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EXPLAINER- What is causing South Africa's power crisis?

By Olivia Kumwenda-Mtambo

JOHANNESBURG, Feb 9 (Reuters) - South African President Cyril Ramaphosa is under increasing pressure to help resolve the country's power crisis, as state-owned utility Eskom implements the worst outages on record.

After over 200 days of power cuts last year and outages every day so far in 2023, Ramaphosa is expected to address the crisis in his annual State of the Nation address on Thursday.

What is causing the crisis and why has it been so hard to fix?


Eskom's ageing fleet of coal-fired power stations, most of which were built under apartheid, regularly break down. Often about half of its generation capacity of 46,000 megawatts is offline because of faults or repairs.

South Africa failed to build new power stations to keep up with demand in the years after the end of the white minority rule, when more households and businesses were connected to the grid.

Two huge new coal plants, Kusile and Medupi, were approved for construction in the late 2000s, but they have been beset by delays, cost-overruns and technical faults.


Eskom has also been blighted by corruption and criminality. A graft inquiry established in 2018 pointed last year to a string of management failures and a "culture of corrupt practices" at Eskom during the presidency of Jacob Zuma, who was in power for nine years from 2009. Zuma denies wrongdoing.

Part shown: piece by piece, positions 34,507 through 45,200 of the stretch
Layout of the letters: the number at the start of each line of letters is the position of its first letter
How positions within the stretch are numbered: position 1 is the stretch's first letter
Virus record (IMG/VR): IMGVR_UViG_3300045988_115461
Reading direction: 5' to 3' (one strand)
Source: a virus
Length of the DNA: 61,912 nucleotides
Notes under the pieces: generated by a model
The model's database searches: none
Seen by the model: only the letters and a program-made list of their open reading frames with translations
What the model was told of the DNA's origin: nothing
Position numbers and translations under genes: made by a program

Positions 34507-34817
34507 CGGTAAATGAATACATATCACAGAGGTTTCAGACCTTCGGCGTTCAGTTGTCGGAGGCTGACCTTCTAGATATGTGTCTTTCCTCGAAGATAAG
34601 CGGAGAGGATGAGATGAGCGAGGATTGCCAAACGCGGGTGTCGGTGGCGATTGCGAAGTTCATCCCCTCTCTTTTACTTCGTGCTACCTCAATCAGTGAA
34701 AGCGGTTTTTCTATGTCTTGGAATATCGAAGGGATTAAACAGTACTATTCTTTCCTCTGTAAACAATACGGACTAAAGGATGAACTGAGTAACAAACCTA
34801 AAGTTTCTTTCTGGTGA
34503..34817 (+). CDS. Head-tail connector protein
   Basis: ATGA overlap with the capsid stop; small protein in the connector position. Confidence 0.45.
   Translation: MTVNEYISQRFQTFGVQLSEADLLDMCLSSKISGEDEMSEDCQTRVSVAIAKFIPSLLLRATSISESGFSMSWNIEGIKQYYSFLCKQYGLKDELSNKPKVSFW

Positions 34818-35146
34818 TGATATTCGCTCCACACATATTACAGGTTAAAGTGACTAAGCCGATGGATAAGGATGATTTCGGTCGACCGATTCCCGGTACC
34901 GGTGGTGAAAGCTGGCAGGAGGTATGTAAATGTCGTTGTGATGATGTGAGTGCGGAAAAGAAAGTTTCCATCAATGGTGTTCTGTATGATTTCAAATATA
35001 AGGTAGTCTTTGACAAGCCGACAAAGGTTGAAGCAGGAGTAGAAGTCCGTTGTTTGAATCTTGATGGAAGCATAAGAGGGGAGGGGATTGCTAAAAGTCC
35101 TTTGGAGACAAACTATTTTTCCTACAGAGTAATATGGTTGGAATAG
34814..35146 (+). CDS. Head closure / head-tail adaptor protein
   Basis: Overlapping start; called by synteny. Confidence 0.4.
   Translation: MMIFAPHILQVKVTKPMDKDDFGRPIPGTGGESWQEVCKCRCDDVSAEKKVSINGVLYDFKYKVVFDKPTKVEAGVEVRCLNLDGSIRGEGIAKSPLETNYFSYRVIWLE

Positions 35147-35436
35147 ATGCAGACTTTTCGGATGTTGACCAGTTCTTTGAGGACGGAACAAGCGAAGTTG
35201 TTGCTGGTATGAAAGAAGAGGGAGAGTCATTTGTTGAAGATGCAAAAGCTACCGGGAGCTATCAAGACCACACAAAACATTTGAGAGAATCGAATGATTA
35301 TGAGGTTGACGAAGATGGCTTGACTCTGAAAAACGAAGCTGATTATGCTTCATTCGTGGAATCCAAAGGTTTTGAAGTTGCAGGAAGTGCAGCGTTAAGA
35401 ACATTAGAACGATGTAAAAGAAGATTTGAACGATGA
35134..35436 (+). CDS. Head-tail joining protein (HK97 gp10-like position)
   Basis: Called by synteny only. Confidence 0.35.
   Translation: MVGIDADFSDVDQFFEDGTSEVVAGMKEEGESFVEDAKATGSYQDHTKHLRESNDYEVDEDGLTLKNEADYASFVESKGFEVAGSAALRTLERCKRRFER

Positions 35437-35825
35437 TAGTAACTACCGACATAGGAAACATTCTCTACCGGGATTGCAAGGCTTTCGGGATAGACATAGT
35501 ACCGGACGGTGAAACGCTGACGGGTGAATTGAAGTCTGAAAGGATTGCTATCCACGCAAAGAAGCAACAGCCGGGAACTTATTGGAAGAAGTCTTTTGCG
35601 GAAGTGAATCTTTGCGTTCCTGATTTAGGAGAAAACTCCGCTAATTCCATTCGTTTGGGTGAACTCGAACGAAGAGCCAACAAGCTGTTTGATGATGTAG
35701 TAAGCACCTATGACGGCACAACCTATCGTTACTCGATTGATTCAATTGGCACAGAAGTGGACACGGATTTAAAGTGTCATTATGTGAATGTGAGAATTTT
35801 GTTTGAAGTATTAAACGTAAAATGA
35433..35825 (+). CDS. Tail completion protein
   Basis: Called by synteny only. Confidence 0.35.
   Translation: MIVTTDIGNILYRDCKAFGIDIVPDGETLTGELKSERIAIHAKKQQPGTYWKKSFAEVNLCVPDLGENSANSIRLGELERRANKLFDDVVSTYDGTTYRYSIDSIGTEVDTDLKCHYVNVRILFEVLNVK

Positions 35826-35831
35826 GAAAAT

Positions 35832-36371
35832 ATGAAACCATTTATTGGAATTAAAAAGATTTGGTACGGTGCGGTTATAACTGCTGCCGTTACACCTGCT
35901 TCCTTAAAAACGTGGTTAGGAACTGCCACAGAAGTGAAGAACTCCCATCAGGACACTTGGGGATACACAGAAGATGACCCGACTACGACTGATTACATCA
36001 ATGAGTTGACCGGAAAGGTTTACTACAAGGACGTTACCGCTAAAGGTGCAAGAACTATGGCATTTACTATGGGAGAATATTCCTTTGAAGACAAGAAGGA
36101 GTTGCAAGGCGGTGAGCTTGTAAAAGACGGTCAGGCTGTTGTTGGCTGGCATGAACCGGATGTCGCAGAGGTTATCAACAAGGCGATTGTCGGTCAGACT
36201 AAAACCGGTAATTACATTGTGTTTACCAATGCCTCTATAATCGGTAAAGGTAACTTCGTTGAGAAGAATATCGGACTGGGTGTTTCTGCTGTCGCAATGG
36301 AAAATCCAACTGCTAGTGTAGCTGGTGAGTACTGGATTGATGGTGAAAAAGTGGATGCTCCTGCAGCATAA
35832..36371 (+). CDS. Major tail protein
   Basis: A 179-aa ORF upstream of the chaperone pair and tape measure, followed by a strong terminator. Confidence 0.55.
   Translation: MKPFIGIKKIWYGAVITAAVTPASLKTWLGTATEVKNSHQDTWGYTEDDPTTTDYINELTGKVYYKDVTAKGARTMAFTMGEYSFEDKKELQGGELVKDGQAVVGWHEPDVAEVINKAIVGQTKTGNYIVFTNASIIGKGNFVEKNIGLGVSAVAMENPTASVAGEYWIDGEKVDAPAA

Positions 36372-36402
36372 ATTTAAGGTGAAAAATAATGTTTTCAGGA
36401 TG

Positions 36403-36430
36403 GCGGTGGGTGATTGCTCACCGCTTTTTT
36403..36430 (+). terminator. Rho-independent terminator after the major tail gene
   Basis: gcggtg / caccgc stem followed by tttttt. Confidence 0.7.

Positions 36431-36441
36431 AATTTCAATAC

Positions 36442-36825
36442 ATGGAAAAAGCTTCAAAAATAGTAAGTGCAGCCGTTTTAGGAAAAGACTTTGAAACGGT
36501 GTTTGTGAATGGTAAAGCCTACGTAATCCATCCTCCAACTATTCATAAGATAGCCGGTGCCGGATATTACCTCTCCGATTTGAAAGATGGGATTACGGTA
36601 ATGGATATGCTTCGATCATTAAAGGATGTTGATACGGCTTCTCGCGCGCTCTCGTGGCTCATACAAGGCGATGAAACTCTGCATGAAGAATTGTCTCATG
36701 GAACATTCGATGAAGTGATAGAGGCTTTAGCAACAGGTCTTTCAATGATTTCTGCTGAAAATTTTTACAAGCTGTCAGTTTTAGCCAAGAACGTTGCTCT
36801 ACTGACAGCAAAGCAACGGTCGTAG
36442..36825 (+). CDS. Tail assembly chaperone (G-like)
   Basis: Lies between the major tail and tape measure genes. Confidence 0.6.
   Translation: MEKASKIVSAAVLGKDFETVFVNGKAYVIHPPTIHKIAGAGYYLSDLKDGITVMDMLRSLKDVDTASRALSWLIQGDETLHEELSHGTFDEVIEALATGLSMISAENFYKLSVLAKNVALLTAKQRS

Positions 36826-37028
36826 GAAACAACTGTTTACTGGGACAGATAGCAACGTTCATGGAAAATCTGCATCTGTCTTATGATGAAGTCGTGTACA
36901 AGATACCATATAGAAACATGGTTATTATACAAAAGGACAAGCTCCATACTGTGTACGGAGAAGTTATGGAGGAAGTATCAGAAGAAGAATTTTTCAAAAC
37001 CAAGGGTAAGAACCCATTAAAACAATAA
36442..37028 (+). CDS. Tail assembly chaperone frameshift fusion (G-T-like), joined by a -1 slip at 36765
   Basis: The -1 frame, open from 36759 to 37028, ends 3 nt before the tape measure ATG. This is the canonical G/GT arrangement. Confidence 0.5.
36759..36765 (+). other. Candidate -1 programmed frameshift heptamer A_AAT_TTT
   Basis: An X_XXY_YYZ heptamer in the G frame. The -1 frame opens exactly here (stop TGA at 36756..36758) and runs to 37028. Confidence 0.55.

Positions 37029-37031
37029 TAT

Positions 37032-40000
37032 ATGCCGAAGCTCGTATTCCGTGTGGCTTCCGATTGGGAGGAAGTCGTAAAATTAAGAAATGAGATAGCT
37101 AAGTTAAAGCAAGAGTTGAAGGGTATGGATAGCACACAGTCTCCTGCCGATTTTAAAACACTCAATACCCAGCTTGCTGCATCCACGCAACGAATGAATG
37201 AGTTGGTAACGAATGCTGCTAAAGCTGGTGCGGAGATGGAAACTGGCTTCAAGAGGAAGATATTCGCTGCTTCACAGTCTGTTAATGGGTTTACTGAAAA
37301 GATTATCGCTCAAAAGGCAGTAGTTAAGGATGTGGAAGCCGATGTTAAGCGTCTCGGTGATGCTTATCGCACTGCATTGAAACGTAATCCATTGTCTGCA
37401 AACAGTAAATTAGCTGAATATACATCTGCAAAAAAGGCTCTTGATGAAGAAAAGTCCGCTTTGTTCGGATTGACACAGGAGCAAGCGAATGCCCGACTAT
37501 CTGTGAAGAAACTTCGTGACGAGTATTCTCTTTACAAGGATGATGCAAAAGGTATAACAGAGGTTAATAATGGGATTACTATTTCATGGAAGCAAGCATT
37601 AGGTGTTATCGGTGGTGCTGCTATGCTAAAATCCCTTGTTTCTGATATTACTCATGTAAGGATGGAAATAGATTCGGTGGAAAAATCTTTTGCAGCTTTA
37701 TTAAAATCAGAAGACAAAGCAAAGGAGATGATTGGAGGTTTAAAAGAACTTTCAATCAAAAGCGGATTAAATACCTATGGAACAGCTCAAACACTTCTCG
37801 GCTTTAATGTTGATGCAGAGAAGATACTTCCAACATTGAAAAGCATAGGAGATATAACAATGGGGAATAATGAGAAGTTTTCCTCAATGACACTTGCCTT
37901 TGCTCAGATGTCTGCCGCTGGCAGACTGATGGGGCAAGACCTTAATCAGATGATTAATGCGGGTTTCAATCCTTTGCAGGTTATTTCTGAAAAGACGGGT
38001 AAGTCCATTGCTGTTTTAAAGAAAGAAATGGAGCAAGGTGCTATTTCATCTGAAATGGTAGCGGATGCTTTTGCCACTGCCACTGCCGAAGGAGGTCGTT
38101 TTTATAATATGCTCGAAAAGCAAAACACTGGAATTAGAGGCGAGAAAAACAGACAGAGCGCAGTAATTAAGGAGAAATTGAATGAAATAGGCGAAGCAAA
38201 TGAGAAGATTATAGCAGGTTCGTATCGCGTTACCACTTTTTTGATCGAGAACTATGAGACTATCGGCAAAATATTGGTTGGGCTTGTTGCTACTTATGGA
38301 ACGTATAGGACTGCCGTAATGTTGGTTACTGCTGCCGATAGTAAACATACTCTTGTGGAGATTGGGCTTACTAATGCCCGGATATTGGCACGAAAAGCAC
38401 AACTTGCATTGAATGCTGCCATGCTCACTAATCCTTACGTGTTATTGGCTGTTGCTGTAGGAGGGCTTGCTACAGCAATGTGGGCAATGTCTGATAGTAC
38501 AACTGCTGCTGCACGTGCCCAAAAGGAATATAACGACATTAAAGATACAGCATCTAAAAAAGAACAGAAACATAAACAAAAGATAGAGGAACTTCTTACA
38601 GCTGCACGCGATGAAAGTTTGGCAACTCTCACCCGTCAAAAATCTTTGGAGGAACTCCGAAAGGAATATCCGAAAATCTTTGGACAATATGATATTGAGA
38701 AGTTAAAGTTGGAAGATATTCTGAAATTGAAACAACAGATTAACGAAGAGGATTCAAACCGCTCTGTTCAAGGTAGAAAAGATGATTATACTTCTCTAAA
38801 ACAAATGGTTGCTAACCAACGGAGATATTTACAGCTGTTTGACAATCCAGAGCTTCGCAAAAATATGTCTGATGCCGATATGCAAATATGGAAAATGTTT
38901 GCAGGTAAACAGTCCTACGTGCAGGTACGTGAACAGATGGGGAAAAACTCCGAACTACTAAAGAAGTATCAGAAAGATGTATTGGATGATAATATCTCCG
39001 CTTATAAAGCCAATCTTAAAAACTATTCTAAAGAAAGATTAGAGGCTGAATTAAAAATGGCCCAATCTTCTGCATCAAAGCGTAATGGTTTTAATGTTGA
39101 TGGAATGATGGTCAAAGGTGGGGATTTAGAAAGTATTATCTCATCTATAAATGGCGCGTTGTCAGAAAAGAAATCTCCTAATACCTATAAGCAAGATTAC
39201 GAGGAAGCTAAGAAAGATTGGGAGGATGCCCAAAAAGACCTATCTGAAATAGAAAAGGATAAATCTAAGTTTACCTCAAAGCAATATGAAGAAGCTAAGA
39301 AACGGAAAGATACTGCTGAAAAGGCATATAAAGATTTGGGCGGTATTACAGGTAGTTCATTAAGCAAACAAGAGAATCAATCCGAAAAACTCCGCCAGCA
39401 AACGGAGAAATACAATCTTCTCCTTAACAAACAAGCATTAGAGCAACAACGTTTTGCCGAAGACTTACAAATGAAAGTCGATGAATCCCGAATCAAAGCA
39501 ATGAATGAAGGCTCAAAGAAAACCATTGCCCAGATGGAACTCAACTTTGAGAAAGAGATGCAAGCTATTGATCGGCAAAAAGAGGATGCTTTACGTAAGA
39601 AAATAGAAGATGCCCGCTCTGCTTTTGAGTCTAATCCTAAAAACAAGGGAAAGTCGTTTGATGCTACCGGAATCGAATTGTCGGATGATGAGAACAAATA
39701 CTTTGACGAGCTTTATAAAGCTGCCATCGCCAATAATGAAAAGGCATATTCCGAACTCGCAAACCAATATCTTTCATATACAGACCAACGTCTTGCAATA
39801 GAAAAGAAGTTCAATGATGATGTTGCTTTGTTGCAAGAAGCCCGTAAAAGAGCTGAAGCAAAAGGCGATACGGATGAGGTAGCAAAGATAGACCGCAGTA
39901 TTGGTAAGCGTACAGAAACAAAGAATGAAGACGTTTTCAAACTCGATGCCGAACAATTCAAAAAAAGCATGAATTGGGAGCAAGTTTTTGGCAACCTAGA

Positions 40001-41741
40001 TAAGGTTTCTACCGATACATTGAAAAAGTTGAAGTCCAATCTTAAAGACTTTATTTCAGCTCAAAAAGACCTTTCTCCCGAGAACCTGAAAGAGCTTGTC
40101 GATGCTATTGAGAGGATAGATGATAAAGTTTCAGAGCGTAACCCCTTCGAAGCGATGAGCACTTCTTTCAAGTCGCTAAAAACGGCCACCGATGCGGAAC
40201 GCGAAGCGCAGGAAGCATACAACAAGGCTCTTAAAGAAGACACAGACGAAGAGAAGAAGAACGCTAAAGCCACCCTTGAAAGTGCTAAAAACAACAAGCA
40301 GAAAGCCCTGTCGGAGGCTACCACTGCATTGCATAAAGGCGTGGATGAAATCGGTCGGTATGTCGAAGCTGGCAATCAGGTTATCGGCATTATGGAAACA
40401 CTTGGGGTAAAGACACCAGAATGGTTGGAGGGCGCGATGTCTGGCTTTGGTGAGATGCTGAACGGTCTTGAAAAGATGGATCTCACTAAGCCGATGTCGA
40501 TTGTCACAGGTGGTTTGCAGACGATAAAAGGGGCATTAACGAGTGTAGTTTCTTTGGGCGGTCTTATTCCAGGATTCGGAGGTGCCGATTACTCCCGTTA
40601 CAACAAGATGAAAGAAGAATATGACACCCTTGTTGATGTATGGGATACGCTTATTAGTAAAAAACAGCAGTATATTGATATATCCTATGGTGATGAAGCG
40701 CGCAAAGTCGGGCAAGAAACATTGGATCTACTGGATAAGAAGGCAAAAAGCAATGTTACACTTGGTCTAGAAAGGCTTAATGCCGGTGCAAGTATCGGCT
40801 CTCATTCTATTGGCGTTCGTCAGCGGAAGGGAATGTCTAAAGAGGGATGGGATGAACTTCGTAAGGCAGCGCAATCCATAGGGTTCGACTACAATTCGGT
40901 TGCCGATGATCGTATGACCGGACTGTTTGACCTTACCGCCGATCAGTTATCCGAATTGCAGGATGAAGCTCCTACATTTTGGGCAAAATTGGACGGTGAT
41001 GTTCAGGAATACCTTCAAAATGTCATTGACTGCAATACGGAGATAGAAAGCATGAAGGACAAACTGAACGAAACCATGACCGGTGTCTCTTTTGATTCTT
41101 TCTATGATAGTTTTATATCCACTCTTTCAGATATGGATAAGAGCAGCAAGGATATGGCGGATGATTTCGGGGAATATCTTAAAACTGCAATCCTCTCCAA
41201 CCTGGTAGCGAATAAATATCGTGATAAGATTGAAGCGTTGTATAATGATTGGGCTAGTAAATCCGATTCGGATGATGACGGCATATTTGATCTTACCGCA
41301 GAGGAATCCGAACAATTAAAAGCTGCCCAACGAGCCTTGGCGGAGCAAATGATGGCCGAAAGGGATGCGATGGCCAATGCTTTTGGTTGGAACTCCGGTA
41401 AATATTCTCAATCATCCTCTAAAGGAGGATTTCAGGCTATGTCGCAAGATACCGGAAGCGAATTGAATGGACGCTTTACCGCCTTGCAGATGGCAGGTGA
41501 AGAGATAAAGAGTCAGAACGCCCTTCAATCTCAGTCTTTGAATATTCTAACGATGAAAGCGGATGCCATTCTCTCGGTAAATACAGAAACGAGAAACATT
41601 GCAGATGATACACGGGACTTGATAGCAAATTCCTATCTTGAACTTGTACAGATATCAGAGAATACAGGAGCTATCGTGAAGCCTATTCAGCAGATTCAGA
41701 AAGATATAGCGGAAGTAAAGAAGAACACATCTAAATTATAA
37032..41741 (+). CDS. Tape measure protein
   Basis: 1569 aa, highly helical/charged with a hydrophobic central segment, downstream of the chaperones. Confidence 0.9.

Eskom's current management, appointed under Zuma's successor Ramaphosa, says it continues to be the victim of organised criminal behaviour, citing cases where power station equipment has been deliberately sabotaged, as well as the theft of coal, diesel and copper cables.

In December, the government deployed the army to six Eskom power stations where it said criminal syndicates operated. Last month Eskom said police were investigating the alleged poisoning of its outgoing chief executive Andre de Ruyter, who has tried to clamp down on corruption.


A programme adding private, utility-scale renewable energy projects to the grid was frozen for years under Zuma.

And despite pledges by Ramaphosa to cut red tape and boost supply of renewable energy from independent power producers, the country is still mostly reliant on Eskom's coal fleet.

Some union leaders and prominent members of Ramaphosa's governing African National Congress (ANC) have remained sceptical of embracing renewable energy, fearing massive job losses in the country's coal belt.

ANC chairman Gwede Mantashe, mining and energy minister in Ramaphosa's cabinet, had a public spat in 2021 with Eskom's de Ruyter over the shift to cleaner energy sources, likening it to committing "economic suicide".


Eskom is mired in financial crisis with debt of roughly 400 billion rand ($22.66 billion) that it cannot service without government bailouts.

It is owed tens of billions of rands by municipalities and says the country's energy regulator has failed to grant it tariffs that would allow it to recover its costs.

Finance Minister Enoch Godongwana is expected to announce a plan for the government to take on between one-third and two-thirds of Eskom's debt at the 2023 budget later this month, part of efforts to stabilise its finances.

($1 = 17.6486 rand)

(Reporting by Olivia Kumwenda-Mtambo Additional reporting by Kopano Gumbi; Editing by Alexander Winning and Frances Kerry)